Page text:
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Lets say you have two Entities Cats and Licks. Each has a list of the other. How do you write JPA to find one, given the id of the other.

My question is this: why not make this more simple? This interface is confusing... but here is how you do it anyway.

@PersistenceContext
protected EntityManager em;

@Test
public void testFindCatsByLickId() throws Exception
{
    CriteriaBuilder cb = em.getCriteriaBuilder();
    CriteriaQuery cq = cb.createQuery();

    Root<Cat> cats = cq.from( Cat.class );
    Root<Lick> licks = cq.from( Lick.class );
    ListJoin<Cat, Lick> joinCatL = cats.join(Cat_.lickList);

   // just creating the following ListJoin object will cause this query to fail!
   // ListJoin<Lick, Cat> joinLCat = lick.join(Lick_.catList);

    Predicate p = cb.and(  
                           cb.equal(licks.get(Lick_.lickId), new Integer(2))
                         , cb.equal(licks, joinCatL)
                        );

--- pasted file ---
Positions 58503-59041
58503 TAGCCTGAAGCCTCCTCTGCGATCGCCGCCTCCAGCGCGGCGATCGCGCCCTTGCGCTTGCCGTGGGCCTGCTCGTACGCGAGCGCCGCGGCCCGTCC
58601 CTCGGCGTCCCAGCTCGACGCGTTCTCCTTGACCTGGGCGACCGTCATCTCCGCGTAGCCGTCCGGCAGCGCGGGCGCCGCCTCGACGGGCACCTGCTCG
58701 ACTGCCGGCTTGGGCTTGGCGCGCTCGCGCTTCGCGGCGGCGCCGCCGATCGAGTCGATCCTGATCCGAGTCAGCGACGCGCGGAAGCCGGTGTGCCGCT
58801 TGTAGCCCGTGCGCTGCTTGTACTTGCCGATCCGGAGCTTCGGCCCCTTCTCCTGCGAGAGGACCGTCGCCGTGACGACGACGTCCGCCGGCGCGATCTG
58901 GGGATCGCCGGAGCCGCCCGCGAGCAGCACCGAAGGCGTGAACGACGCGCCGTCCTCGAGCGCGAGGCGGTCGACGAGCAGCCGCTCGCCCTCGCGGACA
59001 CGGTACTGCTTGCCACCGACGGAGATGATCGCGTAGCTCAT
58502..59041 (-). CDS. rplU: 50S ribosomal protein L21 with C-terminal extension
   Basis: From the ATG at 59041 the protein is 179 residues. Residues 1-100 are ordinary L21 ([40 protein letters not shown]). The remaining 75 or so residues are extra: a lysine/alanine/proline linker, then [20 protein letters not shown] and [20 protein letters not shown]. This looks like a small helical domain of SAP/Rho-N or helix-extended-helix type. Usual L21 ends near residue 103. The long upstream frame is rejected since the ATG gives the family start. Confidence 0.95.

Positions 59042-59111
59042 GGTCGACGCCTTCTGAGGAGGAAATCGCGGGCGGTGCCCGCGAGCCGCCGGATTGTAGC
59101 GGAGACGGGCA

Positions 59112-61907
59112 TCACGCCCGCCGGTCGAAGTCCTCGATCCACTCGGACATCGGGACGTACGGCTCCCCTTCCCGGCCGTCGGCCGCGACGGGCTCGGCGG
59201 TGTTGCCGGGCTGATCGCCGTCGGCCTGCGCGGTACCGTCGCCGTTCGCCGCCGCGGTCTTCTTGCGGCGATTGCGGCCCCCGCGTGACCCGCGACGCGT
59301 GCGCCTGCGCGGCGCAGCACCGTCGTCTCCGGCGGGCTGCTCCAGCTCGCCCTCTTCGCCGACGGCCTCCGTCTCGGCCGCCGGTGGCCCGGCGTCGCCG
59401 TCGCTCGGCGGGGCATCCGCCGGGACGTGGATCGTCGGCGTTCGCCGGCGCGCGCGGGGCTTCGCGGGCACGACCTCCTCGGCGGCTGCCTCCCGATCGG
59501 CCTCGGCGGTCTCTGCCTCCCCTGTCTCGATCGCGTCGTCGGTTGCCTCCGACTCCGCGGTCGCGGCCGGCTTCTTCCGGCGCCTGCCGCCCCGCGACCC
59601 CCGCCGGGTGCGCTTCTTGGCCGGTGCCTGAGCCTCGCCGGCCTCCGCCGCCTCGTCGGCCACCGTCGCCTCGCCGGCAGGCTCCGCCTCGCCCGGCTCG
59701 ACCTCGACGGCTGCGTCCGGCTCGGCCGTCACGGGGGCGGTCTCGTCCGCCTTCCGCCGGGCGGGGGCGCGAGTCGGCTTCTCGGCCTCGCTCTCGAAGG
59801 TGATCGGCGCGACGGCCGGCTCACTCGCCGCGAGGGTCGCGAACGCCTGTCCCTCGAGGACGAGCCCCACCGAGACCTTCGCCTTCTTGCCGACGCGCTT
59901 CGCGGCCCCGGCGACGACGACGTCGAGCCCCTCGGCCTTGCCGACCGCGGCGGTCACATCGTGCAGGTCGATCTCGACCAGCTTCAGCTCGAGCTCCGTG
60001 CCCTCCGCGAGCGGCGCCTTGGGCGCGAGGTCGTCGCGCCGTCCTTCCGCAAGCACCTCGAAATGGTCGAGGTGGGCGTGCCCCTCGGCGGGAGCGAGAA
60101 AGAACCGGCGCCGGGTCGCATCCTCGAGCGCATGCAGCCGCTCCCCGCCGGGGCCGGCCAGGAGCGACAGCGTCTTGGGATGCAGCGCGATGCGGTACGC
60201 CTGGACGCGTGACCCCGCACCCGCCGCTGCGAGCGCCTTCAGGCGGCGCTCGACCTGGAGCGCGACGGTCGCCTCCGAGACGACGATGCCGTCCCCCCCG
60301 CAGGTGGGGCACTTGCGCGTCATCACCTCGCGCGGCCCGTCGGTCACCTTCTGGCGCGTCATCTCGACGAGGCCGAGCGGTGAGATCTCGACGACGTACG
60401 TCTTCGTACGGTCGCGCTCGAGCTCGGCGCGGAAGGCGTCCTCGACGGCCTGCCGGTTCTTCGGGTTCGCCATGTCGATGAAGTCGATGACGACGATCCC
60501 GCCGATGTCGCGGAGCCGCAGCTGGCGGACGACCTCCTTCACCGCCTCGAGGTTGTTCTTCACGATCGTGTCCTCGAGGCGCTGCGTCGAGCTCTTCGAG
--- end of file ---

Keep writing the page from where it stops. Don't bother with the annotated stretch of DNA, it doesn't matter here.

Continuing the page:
cq.select(cats).where(p);

 TypedQuery query = em.createQuery(cq);

    List<Cat> list = query.getResultList();

    assertList( list );
    assertTrue(null != list && ! list.isEmpty() );
}
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wait are you asking a question or answering your own? I am confused as to what this is getting at. –  Woot4Moo Nov 16 '12 at 21:22

1 Answer 1

The criteria API is useful when you need to dynamically compose a query from a set of optional search criteria. In this case, using JPQL leads to much simpler and more readable code:

String jpql = "select cat from Lick lick inner joinlick.cats cat where lick.id = :lickId";
List<Cat> cats = em.createQuery(jpql, Cat.class).setParameter("lickId", 2)
                   .getResultList();

Or even simpler, without any query at all:

Lick lick = em.get(Lick.class, 2);
List<Cat> cats = lick.getCats();
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1  
The problem is late binding, and not knowing what parts of the query you might or might not need. When that starts happening, and it always does, you need the criteria API. I found it difficult to find out how to set up queries like the one above. When I finally figured it out, I decided to make sure it was here to find for others. So, no, there, isn't really a question...but there is a lot of frustration. –  Sean Coffey Nov 17 '12 at 0:17

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